This morning I came in to find an email from April Hamilton, a fellow entrant on ABNA, which is so kind I'm going to quote it in full;

'I'm disappointed to find Trav Zander didn't make the semis. I read some of it and thought it was eminently worthy of advancement. As you yourself said in your Amazon blog, sometimes it just comes down to a poor pairing between the manuscript and the reviewer. In any event, this is just one small pothole in a long road, and you're already a seasoned traveller, already making your way in other venues and competitions. Don't let it get you down, and remember, in the end all but one of us ABNA'ers are destined to lose this contest. Take a day off to feel bad if you must, but then, it's right back to the keyboard with you!- April'

Which was a nice way to discover I didn't make the semi-finals.

By the way, I've just read April's entry and it's excellent and made me laugh - do read it here and write her a review.

Tuesday, 15 January 2008

Rising Fire's professional critique on Youwriteon

I'm pleased as Punch and Judy...

Today Rising Fire got its free literary critique on Youwriteon, that I won for being in the top five at the end of November. It was written by Gillian Stern, who works as an editor at Bloomsbury and Curtis Brown. I'm quoting two extracts, the first praise, the second some of her suggestions.

'In my job personal taste is irrelevant, but I can tell you that fantasy is not my favourite genre. However, happily for me, the extract of your novel is totally accessible and appealing and I found myself hooked and really enjoying the experience of reading it. I like the way in which you write and I like the voices and the characterisation and nothing about the writing or the story is complicated or inaccessible or difficult to take in. In fact once I got into the narrative, I was absolutely swept along – something I really did not expect.'

'My main criticism is that while all these good things are good, I felt that your writing is a little simplistic – not the style, but the layering within the writing. By this I mean that as a reader, I constantly wanted to know more – more about the time and place, more about the cultural, social and political context of the time and more, much more of Tor’s internal dialogue. The fantasy market is crowded and readers are used to complex plots, ideas and imaginings and in order to be satisfied, they need something satisfying and new. And I feel that, apart from your accessible style and the relationship you set up between Tor and Xantilor and of course your plot turns, there is not all that much that is earth shatteringly new here, little that would make an editor sit up and see this above all the other proposed novels on their desk.'

Gillain Stern's advice will be extremely helpful in my next revision. I've just finished one revision, but knew it needed more work, and I could do better. Onwards and upwards.

(If you'd like to read the whole review, it's on my website).

Friday, 11 January 2008


Guy Saville's soon-to-be-published thriller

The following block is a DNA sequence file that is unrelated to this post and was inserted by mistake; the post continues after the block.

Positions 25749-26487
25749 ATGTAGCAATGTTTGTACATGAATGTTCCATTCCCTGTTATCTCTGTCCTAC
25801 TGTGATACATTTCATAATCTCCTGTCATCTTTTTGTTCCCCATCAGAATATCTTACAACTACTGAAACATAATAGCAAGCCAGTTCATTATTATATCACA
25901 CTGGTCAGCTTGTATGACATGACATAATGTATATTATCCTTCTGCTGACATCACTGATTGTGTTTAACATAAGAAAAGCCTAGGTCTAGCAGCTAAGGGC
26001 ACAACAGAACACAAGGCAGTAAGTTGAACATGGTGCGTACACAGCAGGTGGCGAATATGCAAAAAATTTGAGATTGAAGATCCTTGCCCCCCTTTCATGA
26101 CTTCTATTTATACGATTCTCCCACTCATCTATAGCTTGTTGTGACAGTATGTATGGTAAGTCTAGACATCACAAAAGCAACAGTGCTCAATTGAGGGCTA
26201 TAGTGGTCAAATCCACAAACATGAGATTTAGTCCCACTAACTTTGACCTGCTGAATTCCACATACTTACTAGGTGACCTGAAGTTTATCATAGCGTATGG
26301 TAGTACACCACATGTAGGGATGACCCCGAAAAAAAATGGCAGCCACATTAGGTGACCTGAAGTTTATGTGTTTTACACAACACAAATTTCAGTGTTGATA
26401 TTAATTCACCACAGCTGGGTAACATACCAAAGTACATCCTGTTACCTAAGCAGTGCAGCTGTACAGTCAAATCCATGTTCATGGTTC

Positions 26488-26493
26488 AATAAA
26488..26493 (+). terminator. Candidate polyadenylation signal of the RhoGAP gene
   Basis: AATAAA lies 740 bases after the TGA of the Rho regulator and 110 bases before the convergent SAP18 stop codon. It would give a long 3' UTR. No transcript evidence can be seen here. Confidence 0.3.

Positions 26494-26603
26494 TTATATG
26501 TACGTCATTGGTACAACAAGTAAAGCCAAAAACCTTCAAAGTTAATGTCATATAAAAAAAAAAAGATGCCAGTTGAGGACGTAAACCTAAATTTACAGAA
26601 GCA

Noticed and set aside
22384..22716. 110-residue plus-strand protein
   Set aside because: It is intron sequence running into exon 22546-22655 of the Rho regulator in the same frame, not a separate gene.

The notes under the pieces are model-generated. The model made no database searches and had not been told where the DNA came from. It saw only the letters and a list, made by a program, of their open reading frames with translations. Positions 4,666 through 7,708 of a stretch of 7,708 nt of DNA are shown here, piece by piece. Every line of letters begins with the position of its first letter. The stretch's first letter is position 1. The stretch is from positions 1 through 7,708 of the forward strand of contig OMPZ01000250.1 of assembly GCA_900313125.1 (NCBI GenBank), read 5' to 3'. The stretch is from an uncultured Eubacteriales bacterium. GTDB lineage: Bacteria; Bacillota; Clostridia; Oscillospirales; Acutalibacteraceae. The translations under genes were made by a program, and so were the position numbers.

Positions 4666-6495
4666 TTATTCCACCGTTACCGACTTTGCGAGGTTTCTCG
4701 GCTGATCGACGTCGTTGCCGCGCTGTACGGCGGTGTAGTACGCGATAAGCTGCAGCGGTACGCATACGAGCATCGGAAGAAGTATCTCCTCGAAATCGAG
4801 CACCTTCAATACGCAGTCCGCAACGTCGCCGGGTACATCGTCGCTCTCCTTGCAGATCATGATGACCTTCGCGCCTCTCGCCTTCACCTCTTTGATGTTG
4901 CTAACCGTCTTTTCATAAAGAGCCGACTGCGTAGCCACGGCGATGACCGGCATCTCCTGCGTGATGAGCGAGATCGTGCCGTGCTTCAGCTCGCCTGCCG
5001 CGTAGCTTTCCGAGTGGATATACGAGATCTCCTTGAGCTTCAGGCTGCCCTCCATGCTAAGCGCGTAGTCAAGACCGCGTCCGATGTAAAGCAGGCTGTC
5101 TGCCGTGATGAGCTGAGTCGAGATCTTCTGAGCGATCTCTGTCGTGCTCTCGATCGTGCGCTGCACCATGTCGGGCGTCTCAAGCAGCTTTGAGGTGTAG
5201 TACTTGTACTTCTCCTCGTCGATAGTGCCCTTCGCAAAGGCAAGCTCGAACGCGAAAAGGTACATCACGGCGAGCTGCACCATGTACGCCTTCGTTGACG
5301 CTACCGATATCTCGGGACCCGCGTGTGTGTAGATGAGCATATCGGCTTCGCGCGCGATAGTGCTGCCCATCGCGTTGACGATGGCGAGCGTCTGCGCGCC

My fellow Youwriteon-er, Guy Saville, had his exciting novel, The Africa Reich, chosen as Youwriteon Book of the Year in 2007, a huge achievement. I've only read the first few chapters, and can't wait till it is published this year so I can read the rest.

You can read about it at his website The Africa Reich.

Monday, 7 January 2008

Diaries – write now, enjoy in the years to come...

I urge you all to write a diary. A proper one, with pen and ink, not a blog. It is unwise to be frank and indiscreet in a blog, but essential in a diary. Years on, it will remind you of entertaining details you have long forgotten. And it’s excellent practice in observation and use of English.

Here are two extracts which may encourage you. Not from my own diary, because of the frank and indiscreet thing. They were both written by my daughter when she was seven. She loved her school. It was a friendly place where more socializing, arts and crafts went on than science, history or geography. Mogg was the headmistress.


Today in the afternoon it was a desrster in the lavchry.

All because of Luc and Luke. Luc started it because he said “hay it would be funny if oun of us throed a looroll over the prtishon and then Luke said what like this and throed a looroll over prtishon. Then Amelia came upstairs with a lode of driping paint brushes. So now the lavchry is patey AND loorolley.

Do you thing that is afall? Mog did eney way.

Thursday 24/10

I whent to a Halween party. It achly terned out a dsrster. Evrey one amyrerd my coshoom (except horied Veictoryer). Luke was in a bad mood and the fier warks were to loud. After all that was over it straed raing (the ending to evrey outdoor party in my pont of veiw). My mumy made a costuem for Spot.'

[Spot was, and is, Minty’s much-loved soft toy dog. See photo.]

Wednesday, 2 January 2008

I don't believe a word of it! (And you can't make me).

Five unbelievable characters in fiction

1. The eponymous hero in Little Lord Fauntleroy, which is one of those books people feel they have read when they haven’t. It’s actually rather a good read, but the Little Lord himself is like no real boy has ever been; so cherishing of his mother, and slow to pick up on what everyone thinks of his bullying old grandpa.

It's his cissy clothes, which started a trend in America at the time (see photo) that everyone thinks of in connexion with him. I found a frankly worrying picture of LLF, with excessive ringlets, velvet and lace, astride another boy, that I have spared you.

2. Lyra, in The Praise Singer by Mary Renault. Lyra is a totally bogus depiction of a high class whore. This is not my area of expertise, but whatever hetairai were like, I am convinced they weren’t like this. And I’m one of Mary Renault’s biggest fans.

3. Esther Summerson in Bleak House. Beguilingly written, indeed one of my favourite characters in the book, but again, fake. Prepared to marry one man out of duty and gratitude, when she is in love with another... So good, loving, and modest. A fictional construct.

4. Harry Potter. Unloved since he was a baby, brought up by the ghastly Dursleys, yet he turns out well-adjusted and nice. Improbable.

5. Leonard Bast in Howard’s End. Carrying a weight of symbolism on his frail shoulders, he is E.M.Forster's lone unsuccessful forray into the lower classes. Better in the Merchant Ivory film, as fleshed out by the actor Samuel West.

Who would you nominate?